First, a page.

I go home and tell my husband about the massage, the writing. “I think I am angry,” I tell him. “Punch me,” he says, egging me on by poking at his chest. “Go ahead. Do it.”

I do it. I hit his chest. It feels strange, exhilarating, and terrifying. I don’t know how I will get to the bottom of this. How far does it go? How big is it? What will happen, if I follow the deluge?

*  *  *

A few months later, I come out of the closet. Everything shatters. My body refuses him. Refuses to play along, refuses to be good or nice or right. Refuses the role of wife. Refuses to “make it work.” I try, but there’s no going back. After a few months of hellish wrestling with the truth, we call it. Our marriage is over. We tell the kids. He glares at me.

There was a reason, it turns out, to fear my anger: My anger was myself.

And myself wasn’t compatible with the life I’d built, the one that followed the rules, met the expectations, looked and felt good but was always missing something, an essential component: Me. All of me.

*  *  *

One day not long ago, my fifteen-year old came home in a fit. She stormed up the stairs to our second-floor apartment, into the kitchen and through the living room to her bedroom. I could feel the anger wafting off her, like fog from a body of water. She paced circles around her room, still wearing her boots.

I knocked on the door to ask what was wrong. Had something happened or triggered her? “No,” she had said. “I’m just so fucking angry. At everything.”

And why shouldn’t she be? She’s living in a country where physical and sexual violence against women and trans people – especially those of color – are so normalized, perpetrators are able not only to run for public office but to attain the highest levels of power. Her generation has mothers who are tired and resentful, having grown up with the message that we could “have it all” and “do it all” and “be it all.”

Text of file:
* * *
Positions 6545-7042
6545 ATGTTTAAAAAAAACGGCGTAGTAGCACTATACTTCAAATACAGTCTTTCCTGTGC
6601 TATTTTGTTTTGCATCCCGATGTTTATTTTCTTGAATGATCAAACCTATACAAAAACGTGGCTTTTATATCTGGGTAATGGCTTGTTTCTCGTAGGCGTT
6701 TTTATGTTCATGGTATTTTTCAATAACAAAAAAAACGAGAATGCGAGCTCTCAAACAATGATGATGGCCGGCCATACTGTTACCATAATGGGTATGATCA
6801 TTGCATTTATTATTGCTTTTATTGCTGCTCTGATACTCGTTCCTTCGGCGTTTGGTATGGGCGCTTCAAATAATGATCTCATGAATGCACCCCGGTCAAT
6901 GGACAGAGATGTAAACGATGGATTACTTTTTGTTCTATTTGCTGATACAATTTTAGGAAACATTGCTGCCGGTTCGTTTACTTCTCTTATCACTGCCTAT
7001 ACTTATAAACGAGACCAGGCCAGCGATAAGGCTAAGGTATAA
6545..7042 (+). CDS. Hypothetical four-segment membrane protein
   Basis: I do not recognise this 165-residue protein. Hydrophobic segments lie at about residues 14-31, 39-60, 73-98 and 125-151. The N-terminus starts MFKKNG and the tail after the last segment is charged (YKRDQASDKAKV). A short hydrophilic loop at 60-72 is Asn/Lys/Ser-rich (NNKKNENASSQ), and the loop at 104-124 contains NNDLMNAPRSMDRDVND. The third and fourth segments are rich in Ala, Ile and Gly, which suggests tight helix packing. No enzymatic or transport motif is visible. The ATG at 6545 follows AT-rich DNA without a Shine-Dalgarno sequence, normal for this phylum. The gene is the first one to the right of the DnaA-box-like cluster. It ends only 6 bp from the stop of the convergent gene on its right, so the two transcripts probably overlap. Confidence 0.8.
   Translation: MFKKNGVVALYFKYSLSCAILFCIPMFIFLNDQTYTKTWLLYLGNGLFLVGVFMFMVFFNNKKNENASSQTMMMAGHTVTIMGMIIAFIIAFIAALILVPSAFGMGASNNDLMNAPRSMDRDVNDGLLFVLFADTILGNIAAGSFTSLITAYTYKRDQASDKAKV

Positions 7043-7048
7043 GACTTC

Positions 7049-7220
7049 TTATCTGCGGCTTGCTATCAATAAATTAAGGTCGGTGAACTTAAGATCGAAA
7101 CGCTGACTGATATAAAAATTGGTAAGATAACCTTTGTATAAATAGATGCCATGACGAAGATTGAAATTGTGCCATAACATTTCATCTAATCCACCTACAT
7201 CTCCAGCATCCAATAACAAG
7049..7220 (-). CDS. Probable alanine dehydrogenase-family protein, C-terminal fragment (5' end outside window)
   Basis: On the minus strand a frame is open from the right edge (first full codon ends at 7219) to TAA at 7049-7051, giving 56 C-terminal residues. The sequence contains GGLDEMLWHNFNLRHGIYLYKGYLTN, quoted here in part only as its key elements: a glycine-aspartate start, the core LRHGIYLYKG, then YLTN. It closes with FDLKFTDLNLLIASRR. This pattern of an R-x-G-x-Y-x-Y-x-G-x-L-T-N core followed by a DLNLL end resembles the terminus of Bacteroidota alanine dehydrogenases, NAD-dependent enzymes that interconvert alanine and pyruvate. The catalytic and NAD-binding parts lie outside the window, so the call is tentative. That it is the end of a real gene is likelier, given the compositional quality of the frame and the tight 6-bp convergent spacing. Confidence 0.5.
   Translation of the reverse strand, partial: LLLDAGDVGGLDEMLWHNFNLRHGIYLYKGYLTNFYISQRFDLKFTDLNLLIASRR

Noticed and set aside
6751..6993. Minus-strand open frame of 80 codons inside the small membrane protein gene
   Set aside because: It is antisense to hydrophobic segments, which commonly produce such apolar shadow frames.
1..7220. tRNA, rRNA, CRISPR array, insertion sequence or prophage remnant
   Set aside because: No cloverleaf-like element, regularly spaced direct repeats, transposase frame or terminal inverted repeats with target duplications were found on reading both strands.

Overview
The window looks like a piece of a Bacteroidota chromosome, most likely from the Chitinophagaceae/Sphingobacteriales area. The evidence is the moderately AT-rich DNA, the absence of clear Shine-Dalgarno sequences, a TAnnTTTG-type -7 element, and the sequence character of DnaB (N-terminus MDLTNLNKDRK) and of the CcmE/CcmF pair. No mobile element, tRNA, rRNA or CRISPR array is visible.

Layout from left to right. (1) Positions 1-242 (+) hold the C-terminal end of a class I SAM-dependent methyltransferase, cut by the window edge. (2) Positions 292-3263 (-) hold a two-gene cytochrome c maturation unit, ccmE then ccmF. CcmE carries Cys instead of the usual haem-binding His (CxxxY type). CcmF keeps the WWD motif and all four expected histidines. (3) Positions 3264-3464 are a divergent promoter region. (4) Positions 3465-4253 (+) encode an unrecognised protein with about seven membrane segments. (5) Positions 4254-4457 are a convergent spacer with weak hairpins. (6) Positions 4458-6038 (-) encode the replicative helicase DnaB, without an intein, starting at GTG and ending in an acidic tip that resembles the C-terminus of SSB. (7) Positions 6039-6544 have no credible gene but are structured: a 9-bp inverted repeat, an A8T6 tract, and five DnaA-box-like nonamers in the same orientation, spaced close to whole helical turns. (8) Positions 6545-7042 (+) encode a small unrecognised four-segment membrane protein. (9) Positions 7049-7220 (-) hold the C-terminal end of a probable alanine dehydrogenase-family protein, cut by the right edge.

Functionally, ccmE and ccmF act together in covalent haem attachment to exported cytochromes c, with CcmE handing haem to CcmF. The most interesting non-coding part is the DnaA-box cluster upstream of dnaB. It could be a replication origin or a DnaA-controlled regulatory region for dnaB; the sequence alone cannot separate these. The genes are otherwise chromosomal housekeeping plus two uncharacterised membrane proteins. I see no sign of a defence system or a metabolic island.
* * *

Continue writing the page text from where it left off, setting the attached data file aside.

I want her to get to be angry – especially if it means not settling, trusting her own body, using her voice, and listening hard to women from different backgrounds – especially those from oppressed groups – when they share their lived experience.

*  *  *

I’m no longer the woman in her 20s on the train platform, disavowing her anger. I’m also no longer the woman in her 30s, discovering and claiming her sexuality and agency. I’m a women in my mid-40s, divorced and remarried, self-employed, 10 pounds heavier, and more content and at peace with myself than I’ve ever been in the past.

My wife emerges from the mammogram. It was faster than I expected. I put on my hat and gloves and we head out to the snowy parking lot, talking about what it was like. And as I start the car, I realize something: I may be angry now, but I’m not angry at my life. This feels like a new revelation, one I never could’ve had 20 years ago.

The ability to be more discerning in my anger, to use it to fuel my writing, to raise my kids, to teach them to be awake to their privileges and also advocate for their own needs, to hold space where women can show up and tell the truth – breaking the world wide open, to paraphrase Muriel Rukeyser – these feel like discerning uses of my midlife anger.